A Walking Tour of Xintiandi, Shanghai

Pedestrians window shopping in small shops, Xintiandi, Shanghai
Pedestrians window shopping in small shops, Xintiandi, Shanghai | © George Brice / Alamy Stock Photo

Xintiandi is like a little city within a city. Taking up just two blocks, it offers rich pickings for those exploring on foot, from beautifully preserved 19th-century shikumen lane houses in the north to ritzy glass contemporary buildings in the south.

A street sweeper cleans up in Xintiandi Plaza shopping district Shanghai | © Richard Ellis / Alamy Stock Photo

Once upon a time, Xintiandi was a residential area made up of shikumen lane houses that were home to hundreds of families. Today, Xintiandi is a more commercial area and one of Shanghai’s most popular lifestyle complexes, with a range of restaurants, bars and boutiques inhabiting the repurposed lane houses, plus glitzy modern architecture to the south.

Seeing Xintiandi on foot

The best way to experience the evolution of Xintiandi is to meander along the paths that connect old Shanghai with the present. Start off at South Huangpi Road metro station. Head south on quiet, tree-lined Danshui Road, then make a left onto Taicang Road and walk until you reach Harry Winston on your left and Starbucks on your right. You’ve made it to the north block of Xintiandi.

The narrow lanes of Xintiandi, Shangh | © Peter Horree / Alamy Stock Photo

Walk down the bustling, stone-paved pedestrian street of Xintiandi, which will take you by some of the area’s most popular places to eat and drink. You can find all types of cuisine here, from American, German and Italian to Japanese and Thai. The majority of these restaurants have outdoor seating as well, making for some great people-watching.

A café in Xintiandi, Shanghai | © TapTravel Stock / Alamy Stock Photo

If you want to escape the crowds on the main road, try turning down one of the small lanes. Spend some time strolling along these narrow pathways to get a feel for the beauty of traditional shikumen architecture, with its vaulted stone door frames and wooden doors.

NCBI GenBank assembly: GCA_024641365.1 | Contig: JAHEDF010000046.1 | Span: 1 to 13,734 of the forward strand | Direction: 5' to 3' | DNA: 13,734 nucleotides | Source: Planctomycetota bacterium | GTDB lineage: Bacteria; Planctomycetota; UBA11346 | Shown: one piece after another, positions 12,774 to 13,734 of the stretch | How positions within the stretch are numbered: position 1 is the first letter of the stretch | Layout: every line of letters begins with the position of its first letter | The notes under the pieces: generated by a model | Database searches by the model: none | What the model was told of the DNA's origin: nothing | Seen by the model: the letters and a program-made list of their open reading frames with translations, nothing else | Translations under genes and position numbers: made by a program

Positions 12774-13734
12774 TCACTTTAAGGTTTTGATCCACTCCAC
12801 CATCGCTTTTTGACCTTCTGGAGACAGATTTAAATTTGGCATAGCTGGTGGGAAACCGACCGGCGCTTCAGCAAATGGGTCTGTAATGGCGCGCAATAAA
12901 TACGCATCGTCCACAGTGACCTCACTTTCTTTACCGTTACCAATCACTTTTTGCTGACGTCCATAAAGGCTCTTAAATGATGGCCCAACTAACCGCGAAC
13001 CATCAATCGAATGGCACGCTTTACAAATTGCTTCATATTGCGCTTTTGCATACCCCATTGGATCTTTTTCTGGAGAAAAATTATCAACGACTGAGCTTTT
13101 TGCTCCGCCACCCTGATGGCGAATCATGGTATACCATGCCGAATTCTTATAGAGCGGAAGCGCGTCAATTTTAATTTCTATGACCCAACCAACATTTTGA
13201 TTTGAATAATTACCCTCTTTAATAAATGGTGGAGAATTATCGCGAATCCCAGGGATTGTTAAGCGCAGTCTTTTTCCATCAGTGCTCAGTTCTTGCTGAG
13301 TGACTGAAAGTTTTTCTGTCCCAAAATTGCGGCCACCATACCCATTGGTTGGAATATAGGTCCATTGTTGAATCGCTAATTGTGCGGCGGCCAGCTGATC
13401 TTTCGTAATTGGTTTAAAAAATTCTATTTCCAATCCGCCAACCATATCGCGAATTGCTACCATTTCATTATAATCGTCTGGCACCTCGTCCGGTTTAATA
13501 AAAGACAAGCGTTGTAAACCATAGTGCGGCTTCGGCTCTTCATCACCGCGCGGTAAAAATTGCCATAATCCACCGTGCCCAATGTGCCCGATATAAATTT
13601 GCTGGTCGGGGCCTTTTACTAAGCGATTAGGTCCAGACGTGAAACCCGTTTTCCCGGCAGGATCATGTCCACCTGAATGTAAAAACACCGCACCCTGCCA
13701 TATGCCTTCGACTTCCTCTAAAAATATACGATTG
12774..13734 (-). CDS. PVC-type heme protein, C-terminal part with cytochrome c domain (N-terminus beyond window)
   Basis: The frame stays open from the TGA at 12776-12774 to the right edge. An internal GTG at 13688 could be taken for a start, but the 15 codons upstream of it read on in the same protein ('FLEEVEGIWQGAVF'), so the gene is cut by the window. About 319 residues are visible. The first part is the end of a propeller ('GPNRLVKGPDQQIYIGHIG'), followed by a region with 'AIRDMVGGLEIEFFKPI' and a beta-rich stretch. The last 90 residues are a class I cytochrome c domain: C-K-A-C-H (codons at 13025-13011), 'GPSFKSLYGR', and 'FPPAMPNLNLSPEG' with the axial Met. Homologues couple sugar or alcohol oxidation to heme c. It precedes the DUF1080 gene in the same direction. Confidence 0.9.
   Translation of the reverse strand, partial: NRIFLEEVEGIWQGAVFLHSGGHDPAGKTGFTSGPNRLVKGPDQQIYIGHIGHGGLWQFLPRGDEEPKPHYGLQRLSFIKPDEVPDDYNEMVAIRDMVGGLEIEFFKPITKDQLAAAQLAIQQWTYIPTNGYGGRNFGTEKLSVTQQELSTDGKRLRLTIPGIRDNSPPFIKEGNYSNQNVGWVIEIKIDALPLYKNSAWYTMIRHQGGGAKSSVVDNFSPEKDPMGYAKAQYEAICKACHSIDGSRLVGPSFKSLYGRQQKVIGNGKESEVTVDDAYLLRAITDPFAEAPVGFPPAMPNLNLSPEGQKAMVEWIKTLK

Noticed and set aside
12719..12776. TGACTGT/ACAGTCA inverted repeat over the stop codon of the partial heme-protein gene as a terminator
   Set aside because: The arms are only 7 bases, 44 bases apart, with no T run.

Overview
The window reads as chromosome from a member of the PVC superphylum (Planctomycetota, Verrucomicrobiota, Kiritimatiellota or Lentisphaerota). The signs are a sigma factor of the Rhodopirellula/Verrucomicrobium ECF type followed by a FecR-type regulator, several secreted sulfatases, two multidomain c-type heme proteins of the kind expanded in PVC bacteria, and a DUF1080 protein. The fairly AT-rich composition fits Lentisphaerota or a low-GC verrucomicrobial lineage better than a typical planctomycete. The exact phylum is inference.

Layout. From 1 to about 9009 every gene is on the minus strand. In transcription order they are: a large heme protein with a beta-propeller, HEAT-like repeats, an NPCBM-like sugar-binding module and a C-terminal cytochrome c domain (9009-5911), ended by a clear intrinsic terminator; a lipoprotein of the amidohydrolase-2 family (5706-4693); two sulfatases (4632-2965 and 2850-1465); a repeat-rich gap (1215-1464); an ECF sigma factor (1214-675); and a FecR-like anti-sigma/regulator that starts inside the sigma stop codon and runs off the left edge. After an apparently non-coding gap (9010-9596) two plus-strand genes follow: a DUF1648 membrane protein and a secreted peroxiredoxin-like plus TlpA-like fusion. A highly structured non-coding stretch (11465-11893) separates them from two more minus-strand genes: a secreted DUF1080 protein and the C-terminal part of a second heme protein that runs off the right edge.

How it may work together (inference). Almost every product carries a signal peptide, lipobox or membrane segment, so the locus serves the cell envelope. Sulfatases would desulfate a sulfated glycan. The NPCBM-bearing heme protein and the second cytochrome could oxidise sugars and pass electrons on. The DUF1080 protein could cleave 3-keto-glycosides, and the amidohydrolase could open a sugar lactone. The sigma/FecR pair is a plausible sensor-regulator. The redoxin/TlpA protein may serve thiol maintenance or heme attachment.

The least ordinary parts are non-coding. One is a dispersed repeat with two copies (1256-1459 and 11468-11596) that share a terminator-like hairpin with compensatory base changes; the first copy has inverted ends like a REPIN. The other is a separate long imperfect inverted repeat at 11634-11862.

Old Shanghai narrow lanes, Xintiandi, Shanghai | © Peter Horree / Alamy Stock Photo

Historical Xintiandi

To learn more about shikumen lane houses, check out the Shikumen Museum, which is located at the southern end of the north block of Xintiandi. It gives you a glimpse of what these houses looked like back in the day, and an idea of what life was like for the residents who called them home.

Street scene in the historic Xintiandi downtown area of Shanghai | By gary yim / Shutterstock

History buffs should next turn left onto Xingye Road. At the end of the block you’ll come to the birthplace of communism in China: the Memorial House of the First National Congress of the Communist Party in China. Today, it’s a free museum featuring information about the country’s history and the Communist Party.

Street scene in Xintiandi, Shanghai | © Peter Horree / Alamy Stock Photo

Fill up and put your feet up

Cross Xingye Road and make your way down to the glossy modern south block. Here you’ll find a large selection of places to eat, drink and shop, plus a cinema. But most notable is the local branch of the popular Din Tai Fung restaurant chain, well regarded among locals for its superbly delicate xiaolongbao and exceptional service. Order a piping hot basket of xiaolongbao, stir-fried veggies and steamed pork buns, and you’ve got yourself a heavenly meal.

The old alley in the historic residential area in Xintiandi, Shanghai | © gary yim / Shutterstock

If you’re still up for walking, head a little further south to Xintiandi Style. This mall features some of the super creative and innovative work of local designers. It’s a great place to browse for unique souvenirs you won’t be able to find anywhere else.

Finally, what better way to round off your walking tour of Xintiandi than with a foot massage? Walk back up north to K11 Art Mall, a creative concept that combines a mall and an art gallery, and go up to the third level, where you’ll find Green Massage – your feet will thank you tomorrow.

The narrow lanes that characterise Xintiang, Shanghai | © Peter Horree / Alamy Stock Photo

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